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Making Connections: Need, the Great Equalizer

January 15, 2016

We need our connections to others. Belonging is a high priority among our most basic human needs, as shown in Maslow’s Hierarchy of Needs, below.

maslowshierarchyofneeds-svg

Maslow’s Hierarchy of Needs

 

If you’ve never heard about this pyramid before, it is used by educators and other professionals to understand human motivation. For example, it helps them understand that they really can’t get people to think about their love and belonging needs if they are hungry, sick, not sheltered, or unsafe, can they?

Despite the importance of relationships in our lives, they can be fraught with difficulties given our inability to read one another’s minds, meet every expectation, and properly handle differences of opinion without isolating ourselves from those who don’t agree with us. When any of these things lead to strife, people tend to run away or isolate themselves behind walls of pride and/or choose to identify with a particular group that is meant to insulate them from having meaningful conversations with those they differ from.

What is it that can automatically equalize the playing field to break down walls of individual or group pride?

A crisis.

And, while no one wants to go through a crisis, a crisis can ultimately end up being a good thing. You hear how many people testify after going through a disaster how it got them back in touch with the world of people once again, where, before, they hid safely behind not only their walls of brick and mortar, but their internal walls as well.

Walls of Separation

While walls tend to separate us from others, they are also necessary. They help to keep daily tasks and people in their various roles better organized. They provide a certain sense of safety and security from encroachment by unwanted individuals and harsh environmental elements. But there are other walls, besides those made of brick and mortar, which also exist. Sometimes these walls are the hardest for people to negotiate.

Take race, religion, and nationality for example. Staying close to those with which one is most familiar has a way of bringing people a certain level of comfort if not security. While there are many who would prefer that this were not the case, they are working against a very powerful psychological needs and motivators: Belonging, esteem, and security. For instance, remaining within one’s tribe can prevent uncomfortable situations from arising that might keep some individuals from feeling less competent. Socioeconomic standing is yet another wall of separation many people choose to live behind to keep them insulated from those who are less fortunate.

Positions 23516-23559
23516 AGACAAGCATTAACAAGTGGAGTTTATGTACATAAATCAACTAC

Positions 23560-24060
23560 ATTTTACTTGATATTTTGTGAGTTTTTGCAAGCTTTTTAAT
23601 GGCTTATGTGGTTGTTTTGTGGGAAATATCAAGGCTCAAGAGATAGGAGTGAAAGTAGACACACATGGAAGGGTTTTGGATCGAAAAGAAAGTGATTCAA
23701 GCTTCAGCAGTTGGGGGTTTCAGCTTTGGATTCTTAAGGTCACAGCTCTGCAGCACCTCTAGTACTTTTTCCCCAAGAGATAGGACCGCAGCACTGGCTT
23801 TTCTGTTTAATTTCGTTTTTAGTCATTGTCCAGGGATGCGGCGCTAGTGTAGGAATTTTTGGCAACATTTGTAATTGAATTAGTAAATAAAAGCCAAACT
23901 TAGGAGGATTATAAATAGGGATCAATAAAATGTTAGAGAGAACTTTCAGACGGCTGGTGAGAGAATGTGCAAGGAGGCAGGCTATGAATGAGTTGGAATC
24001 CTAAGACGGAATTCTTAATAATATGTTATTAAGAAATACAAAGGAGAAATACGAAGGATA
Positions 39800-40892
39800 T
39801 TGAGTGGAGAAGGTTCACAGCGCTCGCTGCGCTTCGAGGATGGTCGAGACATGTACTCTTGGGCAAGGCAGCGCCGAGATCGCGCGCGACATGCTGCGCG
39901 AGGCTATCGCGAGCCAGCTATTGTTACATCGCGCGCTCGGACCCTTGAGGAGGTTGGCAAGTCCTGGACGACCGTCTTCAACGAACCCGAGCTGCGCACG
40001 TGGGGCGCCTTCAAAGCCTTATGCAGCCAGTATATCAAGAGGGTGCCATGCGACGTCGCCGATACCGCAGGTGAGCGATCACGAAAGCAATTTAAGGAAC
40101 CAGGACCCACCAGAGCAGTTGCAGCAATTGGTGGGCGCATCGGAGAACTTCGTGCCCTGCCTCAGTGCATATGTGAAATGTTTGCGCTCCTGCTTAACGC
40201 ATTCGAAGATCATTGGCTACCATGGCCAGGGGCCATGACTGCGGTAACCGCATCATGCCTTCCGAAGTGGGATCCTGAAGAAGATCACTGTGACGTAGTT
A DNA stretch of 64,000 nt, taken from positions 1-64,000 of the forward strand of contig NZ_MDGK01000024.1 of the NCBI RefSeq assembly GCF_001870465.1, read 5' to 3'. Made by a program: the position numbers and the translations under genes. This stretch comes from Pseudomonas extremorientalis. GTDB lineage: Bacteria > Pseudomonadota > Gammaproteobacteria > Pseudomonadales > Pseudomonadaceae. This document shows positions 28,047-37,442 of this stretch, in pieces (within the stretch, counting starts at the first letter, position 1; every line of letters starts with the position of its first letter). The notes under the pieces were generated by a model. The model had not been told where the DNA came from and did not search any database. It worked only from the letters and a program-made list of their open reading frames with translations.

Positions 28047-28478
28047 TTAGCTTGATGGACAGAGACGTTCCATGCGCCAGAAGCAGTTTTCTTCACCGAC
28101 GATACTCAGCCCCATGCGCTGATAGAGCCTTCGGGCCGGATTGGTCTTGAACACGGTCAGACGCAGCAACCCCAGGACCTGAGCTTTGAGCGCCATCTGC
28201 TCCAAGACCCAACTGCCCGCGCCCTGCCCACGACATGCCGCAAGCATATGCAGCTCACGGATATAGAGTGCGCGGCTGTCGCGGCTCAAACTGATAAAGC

Need: The Great Equalizer

Human vulnerability or need is a great equalizer. When an event takes down the walls that usually separate people, be it by flood, fire, or quake, the community tends to move in quickly to bring aid. Consequently, many people give testimony afterwards to how the tragedy inadvertently enriched their lives. The opportunity to encounter those they were once separated from by their many walls gave them a sense of belonging to their wider community. However, as long as there is another option available, most people usually prefer to stay firmly planted behind their walls. To address that situation, one needs to learn more about those walls that people tend to erect around their hearts, found in my next two articles in our Making Connection Series, “Scaling The Walls Around Our Hearts” and The Root of Division and Strife.

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This article was written by Tracey Nelson, M.A., M.Ed. from the blog entitled, Healing Christ’s Spotless Bride (https://thespotlessbride.wordpress.com). Permission to reproduce and use in other media without charge is granted if the author’s information and a link to it is included at no charge to those who wish to read it.

 

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